I’ve always thought that the saying "those that can, do; those that can’t, teach" and variants thereof were bullshit, but today I sort of proved it by, er, teaching a life drawing class, and doing it in a way that was fun and interesting for the students. Or so they say. My spies within the school will confirm or deny it by this time tomorrow.
It happened like this: yesterday, Jeroen called me to Shanghai me into taking his place as a workshop teacher at a school in the southern part of Groningen, so he could
go on honeymoonpick his girlfriend up from the airport. To be quite clear on this, he didn’t literally feed me drunk so he could shove a contract under my nose and have me wake up the next morning with one leg chained to a nude woman and the other to an easel, though he’s perfectly welcome to do so the next time. Instead, he appealed to my rapacity and greedsense of collegiality. "But", I said, "I don’t know all that much about life drawing, I only do the unguided classes at the VOIC once a blue moon when not overworked, sick or amnesiac."
"Nevermind that", he said, "The students won’t know this."
And so it was that later that afternoon, I discussed the purpose and content of the workshop with Jeroen, and early today I did some web research on teaching life drawing classes, and at 13:30 I stood before a group of teenagers telling them, in a not quite focused manner, what life drawing was for and what they were going to do when the model came in (she arrived at two).
Apart from the talk at the start, which I really need to practice more if I’m going to do more teaching on the subject, the workshop went really well. The model was cooperative and good at holding her pose and the students themselves were serious and motivated. There wasn’t any of that "hur hur hur we’re gonna draw a naked woman" stuff that the websites I did my research in warned of. They knew they were there to draw and learn to get better.
I alternated between having them draw from observation any way they liked and giving them special exercises in which they had to draw just the outline of the model, start with an action line and build the drawing up through a stick figure stage, exaggerate the model’s features, or draw the model with nothing but oval shapes. Most of the time, I used ten-minute poses, but for some of the exercises, I used five-minute poses instead. Jeroen warned me that the students might complain about having so little time to do the work in, but I didn’t hear much of that; I think I had made it clear enough in advance that I was hoping for them to build up speed among other things, and in any case it was clear after the first five-minute exercise that when I asked them to draw something in five minutes, they could do it in that time. Most of them, anyway.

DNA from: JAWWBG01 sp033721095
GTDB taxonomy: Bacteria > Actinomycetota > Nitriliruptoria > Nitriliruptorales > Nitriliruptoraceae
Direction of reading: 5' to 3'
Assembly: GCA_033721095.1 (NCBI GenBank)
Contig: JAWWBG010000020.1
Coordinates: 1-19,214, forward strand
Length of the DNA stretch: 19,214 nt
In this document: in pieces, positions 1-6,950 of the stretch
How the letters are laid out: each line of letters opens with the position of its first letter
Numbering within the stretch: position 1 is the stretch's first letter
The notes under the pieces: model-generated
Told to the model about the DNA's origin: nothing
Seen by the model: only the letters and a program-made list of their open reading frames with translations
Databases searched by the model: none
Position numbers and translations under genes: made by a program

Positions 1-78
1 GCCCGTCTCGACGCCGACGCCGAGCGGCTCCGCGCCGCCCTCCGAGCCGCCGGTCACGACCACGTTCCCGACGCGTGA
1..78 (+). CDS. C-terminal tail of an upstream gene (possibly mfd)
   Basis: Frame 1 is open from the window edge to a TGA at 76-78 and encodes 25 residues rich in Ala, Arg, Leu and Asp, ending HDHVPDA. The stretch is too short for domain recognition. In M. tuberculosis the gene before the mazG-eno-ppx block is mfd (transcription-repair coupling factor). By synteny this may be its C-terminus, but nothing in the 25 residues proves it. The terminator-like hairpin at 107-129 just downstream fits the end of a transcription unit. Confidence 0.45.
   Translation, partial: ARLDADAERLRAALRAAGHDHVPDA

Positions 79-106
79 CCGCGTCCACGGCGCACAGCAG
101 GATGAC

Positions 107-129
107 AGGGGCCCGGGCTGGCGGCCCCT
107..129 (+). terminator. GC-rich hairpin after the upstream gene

It was very interesting to see how some of the students progressed within one session, losing some of the hesitant, scratchy quality in favour of more assured lines. I’m sure Jeroen will be able to see, with most of the students, in what order the drawings were made. He returns to the school tomorrow, with a different model, so he’ll get to see those drawings and take the class to the next level.
In all, fun. I’d do it again, and in fact, the organiser was interested in putting together a series of evening classes with me and the model. We’ll see how that pans out. It would require for me to do some more serious study of life drawing myself, but that’s always a good thing.
For a school, this one’s a very flexible sort of organisation, so they could set this up at short notice. It was interesting to see the inner workings of another school, and hearing of the hassle of getting parental consent for their seventeen-year-old students to look at a nude model. And of course, the payment arrangement. This school only works with freelancers, which seems like an expensive way to do things, until you realise that the freelancers only get paid for actual teaching hours, with all the marking and evaluation being done by a skeleton staff. An interesting way to do things, if you can get it organised.
Another thing that was different from what I’d expected, possibly as a result of listening to former studio-mate Edmond too much in the final months he was with us, was that there was a tremendous appreciation among the students, including those who weren’t in the life drawing class itself, of good drawing. Everyone was very interested in what was produced during the class. And it does seem like there’s a bit of a resurgence of the craft of drawing going on, among all the other factors that have been making the art workshop market such a booming business recently.